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If you want to get technical..... July 03, 2009 2:03 PM

'Of all its nutritional benefits, hempseed's protein profile receives the most attention. "Very few plants have all eight essential amino acids plus the two nonessential ones, as hempseeds do," says Jill Place, RD, CCN, a Los-Angeles-based nutritionist, author, and speaker. The shelled hempseed contains approximately 25 percent protein along with a helping of fiber, vitamins, and minerals.

At 38 percent protein, the soybean rates higher, but the body can't use that protein as well as it can the hempseed's. "Although soy possesses a high-quality protein profile, it also contains trypsin inhibitors, which block the uptake of trypsin and other enzymes the body uses for protein digestion," says Place.


Next to its protein value, hemp's essential-fatty-acid content wins points over almost all other oils. Hemp oil provides both types of essential amino acids, omega-6 linoleic acid {LA} and omega-3 linolenic acid {LNA}, and its proportion of these fatty acids is superior to other oils. Hemp's ideal 4-to-1 ratio of omega-6 and omega-3 essential fatty acids beats canola {2-to-1} and soybean oil {7-to-1}. But here's the catch: "If hemp were the only source of dietary fat you ate, it would be perfect," says Vesanto Melina, RD, co-author of Becoming Vegan {Book Publishing Company, 2000} and Becoming Vegetarian {Book Publishing Company, 2000}. "But since most of us get too much omega-6 fatty acids [from foods like meat and corn oil], flaxseed oil actually goes a step further by helping to correct this imbalance with a ratio in the opposite direction: 1-to-4. It may be a better choice if your diet is already high in omega-6."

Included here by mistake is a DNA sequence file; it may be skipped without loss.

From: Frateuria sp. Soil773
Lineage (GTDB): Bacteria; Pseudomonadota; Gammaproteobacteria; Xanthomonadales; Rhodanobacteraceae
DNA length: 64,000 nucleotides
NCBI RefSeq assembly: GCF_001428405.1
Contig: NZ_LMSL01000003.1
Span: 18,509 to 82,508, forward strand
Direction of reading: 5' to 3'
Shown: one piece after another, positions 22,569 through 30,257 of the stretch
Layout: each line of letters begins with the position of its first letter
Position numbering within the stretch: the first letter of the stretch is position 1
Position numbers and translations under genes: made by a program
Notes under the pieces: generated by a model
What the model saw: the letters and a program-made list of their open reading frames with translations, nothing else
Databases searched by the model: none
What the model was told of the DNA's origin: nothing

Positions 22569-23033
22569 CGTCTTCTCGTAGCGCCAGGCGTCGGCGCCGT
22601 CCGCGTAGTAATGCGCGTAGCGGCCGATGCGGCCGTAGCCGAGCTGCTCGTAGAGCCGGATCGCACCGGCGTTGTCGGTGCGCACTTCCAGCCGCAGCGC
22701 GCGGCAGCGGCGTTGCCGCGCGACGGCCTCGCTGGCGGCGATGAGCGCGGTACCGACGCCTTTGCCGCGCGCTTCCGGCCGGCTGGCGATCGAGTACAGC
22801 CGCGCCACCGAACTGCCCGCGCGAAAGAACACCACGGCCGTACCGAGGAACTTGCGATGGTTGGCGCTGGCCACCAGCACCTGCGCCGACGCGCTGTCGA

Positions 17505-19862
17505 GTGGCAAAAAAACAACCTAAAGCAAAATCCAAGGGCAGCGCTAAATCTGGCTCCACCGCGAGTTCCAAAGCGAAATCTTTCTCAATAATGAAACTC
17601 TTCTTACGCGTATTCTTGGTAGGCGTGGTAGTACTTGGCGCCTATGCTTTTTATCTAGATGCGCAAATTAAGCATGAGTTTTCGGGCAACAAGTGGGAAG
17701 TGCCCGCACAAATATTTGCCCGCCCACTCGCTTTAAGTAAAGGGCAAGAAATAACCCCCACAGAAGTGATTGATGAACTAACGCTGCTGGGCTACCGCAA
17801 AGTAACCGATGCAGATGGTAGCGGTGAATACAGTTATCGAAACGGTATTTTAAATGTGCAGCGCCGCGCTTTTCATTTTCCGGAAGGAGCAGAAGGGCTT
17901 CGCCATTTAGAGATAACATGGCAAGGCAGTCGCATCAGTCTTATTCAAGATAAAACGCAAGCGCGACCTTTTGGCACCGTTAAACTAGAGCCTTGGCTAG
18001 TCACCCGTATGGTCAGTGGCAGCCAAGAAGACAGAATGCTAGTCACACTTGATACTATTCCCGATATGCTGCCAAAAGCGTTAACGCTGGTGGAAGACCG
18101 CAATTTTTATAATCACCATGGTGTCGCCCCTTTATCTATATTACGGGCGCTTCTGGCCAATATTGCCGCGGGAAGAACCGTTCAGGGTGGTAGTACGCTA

Hemp protein powders run the gamut from the plain green standard version {the color comes from the chlorophyll in the seeds} to flavored varieties, and contain between 8 and 15 grams of protein a serving. "Hemp contains albumin protein, the same high-quality protein found in eggs," says Andrea Giancoli, RD, MPH, spokesperson for the American Dietetic Association and author of The Family Fork blog. "It also contains 65 percent edestin protein, a highly digestible protein with an amino acid composition closer to other complete sources of proteins like meat and milk." Without trypsin inhibitors like those found in soy, hemp's protein gets absorbed more readily by the body and should not cause the digestive issues associated with soy.


Rich and creamy, with a nutty flavor, hemp milk may be the easiest way to introduce hemp into your diet. Hemp milk's gamma linolenic acid {GLA} content makes it a better choice than rice, soy, or almond milk, which contain none. "GLA is often clled the 'good omega-6'," says Place. This rare nutrient plays a role in the body's production of prostaglandins, hormone-like substances responsible for controlling blood pressure, contraction of smooth muscle, and inflammation. "It also seems to help premenstrual symptoms," Place adds.

....Hemp milk can replace cow's milk for any use.'


Well, be SURE and tell all your vegetarian and vegan friends about this.... recruit them to our cause! MAKE GROWING HEMP LEGAL AGAIN IN THE UNITED STATES!!!!! Dammit! For so many reasons.......! BMT

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 October 24, 2009 6:30 PM

TY... as always great post... will share...